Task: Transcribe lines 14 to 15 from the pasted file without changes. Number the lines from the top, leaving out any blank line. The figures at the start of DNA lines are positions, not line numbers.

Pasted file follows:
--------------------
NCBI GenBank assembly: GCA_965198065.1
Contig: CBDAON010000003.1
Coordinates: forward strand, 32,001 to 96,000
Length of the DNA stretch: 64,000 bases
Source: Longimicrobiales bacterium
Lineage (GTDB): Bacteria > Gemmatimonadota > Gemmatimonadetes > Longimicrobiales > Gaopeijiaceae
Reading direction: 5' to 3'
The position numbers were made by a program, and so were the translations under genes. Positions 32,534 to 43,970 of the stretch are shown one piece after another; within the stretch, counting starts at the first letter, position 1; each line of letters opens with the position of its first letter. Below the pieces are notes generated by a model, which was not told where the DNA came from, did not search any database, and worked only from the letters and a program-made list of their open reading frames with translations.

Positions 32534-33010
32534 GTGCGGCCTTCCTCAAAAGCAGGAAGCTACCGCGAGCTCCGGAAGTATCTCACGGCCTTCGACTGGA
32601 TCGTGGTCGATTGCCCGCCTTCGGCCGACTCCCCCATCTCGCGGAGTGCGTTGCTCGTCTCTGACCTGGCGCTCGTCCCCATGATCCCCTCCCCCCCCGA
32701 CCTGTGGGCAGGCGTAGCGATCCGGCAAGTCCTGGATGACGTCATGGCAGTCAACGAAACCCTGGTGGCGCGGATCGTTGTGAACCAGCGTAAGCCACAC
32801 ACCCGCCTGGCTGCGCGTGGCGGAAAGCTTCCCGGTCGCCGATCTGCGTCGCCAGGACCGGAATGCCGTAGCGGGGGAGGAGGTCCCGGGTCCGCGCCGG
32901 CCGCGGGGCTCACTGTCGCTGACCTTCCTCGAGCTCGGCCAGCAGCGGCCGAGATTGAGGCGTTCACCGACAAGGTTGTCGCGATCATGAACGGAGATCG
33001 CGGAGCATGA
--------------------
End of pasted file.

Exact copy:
32901 CCGCGGGGCTCACTGTCGCTGACCTTCCTCGAGCTCGGCCAGCAGCGGCCGAGATTGAGGCGTTCACCGACAAGGTTGTCGCGATCATGAACGGAGATCG
33001 CGGAGCATGA